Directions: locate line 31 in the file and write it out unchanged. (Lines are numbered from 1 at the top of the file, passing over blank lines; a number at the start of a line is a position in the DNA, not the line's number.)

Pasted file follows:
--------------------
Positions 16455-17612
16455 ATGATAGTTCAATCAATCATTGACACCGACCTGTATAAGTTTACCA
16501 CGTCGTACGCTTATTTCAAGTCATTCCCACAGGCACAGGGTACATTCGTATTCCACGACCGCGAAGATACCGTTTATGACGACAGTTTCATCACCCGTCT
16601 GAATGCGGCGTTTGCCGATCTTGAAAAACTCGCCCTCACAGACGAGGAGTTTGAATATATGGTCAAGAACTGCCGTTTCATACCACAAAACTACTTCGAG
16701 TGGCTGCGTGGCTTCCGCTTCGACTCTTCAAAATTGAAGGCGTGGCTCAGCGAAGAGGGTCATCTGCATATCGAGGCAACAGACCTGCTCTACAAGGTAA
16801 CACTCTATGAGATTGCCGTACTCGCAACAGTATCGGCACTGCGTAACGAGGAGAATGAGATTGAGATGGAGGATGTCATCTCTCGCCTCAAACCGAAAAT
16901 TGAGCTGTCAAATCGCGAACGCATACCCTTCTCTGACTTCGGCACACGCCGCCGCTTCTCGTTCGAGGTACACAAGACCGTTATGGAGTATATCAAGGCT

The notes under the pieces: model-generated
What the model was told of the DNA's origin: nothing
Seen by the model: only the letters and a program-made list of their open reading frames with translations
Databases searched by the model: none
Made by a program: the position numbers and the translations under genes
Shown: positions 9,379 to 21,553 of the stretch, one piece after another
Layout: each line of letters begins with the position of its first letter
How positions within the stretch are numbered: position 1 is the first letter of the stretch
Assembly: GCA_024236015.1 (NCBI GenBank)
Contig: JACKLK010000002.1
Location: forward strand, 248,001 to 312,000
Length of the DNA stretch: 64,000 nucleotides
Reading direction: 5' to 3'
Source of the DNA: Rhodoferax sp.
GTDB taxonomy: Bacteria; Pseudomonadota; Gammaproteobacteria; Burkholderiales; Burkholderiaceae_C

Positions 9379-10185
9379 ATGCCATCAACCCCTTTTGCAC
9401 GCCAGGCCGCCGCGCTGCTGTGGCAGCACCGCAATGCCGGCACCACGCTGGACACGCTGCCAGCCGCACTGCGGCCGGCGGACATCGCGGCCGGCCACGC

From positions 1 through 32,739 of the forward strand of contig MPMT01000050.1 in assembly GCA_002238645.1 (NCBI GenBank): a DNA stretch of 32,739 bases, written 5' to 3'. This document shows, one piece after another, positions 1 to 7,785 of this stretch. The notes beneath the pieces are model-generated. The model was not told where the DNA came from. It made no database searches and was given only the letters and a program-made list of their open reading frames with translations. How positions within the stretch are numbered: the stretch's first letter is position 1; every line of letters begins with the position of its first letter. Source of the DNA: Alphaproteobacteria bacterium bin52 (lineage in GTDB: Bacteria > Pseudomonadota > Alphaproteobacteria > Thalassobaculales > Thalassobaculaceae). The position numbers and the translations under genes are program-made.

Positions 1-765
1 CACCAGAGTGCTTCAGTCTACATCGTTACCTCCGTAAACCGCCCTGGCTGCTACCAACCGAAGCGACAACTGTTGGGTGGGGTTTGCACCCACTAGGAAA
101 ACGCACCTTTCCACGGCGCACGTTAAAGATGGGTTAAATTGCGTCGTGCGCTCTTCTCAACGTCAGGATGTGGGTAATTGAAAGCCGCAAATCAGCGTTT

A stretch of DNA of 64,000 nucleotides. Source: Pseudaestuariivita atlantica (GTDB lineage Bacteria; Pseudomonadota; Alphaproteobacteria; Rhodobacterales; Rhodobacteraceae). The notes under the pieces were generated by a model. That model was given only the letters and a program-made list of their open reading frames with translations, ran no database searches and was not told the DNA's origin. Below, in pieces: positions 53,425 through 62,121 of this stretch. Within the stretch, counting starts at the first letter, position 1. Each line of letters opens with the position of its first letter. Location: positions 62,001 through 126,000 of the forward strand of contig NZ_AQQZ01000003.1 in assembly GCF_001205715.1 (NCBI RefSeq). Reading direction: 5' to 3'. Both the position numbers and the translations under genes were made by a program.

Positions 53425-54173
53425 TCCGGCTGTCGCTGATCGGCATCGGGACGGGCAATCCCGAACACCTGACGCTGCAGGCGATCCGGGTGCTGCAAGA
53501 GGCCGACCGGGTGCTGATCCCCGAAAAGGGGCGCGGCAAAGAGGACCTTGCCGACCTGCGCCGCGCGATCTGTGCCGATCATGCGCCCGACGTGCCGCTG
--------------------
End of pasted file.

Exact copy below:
Positions 53425-54173